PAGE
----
The Bureau of Labor Statistics (BLS) projects that 175,000 new security jobs will be created between 2006 and 20016, resulting in a 17 percent growth rate for the occupation. This growth is just one indication that the security profession has evolved into one of the nation’s most exciting career paths.
According to the BLS, prospects for security jobs are excellent. Heightened homeland security concerns, increased crime, and the growth of security firms have sparked a demand for security and protection workers, thereby creating greater opportunities for individuals pursuing these occupations.
Moreover, because the profession has limited training requirements, it is relatively easy to enter the field. However, analysts who study the occupation concede that to obtain higher paying positions, in-service training is required.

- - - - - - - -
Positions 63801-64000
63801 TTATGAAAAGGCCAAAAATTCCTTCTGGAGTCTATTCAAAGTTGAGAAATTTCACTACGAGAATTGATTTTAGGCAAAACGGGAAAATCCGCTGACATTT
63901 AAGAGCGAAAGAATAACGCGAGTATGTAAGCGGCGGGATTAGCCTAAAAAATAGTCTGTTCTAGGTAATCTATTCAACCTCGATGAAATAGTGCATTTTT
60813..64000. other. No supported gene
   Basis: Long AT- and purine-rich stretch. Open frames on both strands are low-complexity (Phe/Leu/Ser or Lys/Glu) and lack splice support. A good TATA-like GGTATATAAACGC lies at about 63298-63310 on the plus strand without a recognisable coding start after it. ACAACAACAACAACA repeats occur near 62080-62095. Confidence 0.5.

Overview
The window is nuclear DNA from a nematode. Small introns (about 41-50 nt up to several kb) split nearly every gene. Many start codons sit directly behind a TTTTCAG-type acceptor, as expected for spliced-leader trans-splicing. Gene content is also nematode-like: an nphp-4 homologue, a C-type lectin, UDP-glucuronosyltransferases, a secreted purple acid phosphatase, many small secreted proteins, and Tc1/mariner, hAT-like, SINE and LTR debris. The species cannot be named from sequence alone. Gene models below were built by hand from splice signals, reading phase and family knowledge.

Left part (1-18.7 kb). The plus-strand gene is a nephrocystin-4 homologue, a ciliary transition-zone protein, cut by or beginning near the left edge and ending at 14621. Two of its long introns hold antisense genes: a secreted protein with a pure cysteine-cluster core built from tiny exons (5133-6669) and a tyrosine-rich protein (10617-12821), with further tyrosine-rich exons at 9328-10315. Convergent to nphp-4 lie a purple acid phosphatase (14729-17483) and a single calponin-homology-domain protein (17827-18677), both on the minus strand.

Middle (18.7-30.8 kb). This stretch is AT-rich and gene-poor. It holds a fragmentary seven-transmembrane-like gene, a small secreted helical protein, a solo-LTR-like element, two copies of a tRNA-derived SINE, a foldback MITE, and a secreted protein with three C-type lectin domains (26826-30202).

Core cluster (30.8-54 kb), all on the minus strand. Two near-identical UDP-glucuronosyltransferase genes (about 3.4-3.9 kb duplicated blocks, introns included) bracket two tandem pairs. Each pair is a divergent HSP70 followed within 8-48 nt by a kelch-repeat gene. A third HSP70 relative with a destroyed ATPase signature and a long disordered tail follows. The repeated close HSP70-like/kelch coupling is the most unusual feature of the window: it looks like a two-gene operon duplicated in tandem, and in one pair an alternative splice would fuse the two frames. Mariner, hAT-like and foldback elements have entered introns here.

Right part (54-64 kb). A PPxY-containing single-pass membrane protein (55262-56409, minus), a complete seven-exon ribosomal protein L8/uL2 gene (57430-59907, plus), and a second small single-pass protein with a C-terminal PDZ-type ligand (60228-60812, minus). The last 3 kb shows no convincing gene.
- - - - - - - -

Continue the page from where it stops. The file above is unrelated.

For instance, statistics show that security professionals who invest in their careers through training and professional development reap the benefits through job advancement and higher pay. In 2008, annual salaries for frontline security supervisors or managers in the Washington, DC area averaged $62,310, while annual salaries for security guards averaged $32,920.
The same holds true for armed and unarmed guards. Individuals who obtain firearms training and qualify for armed security positions earn higher salaries. Those who pursue advanced training, such as private investigator training, have even higher earning potential. In the Virginia, for example, the average annual salary for private investigators is about $65,140.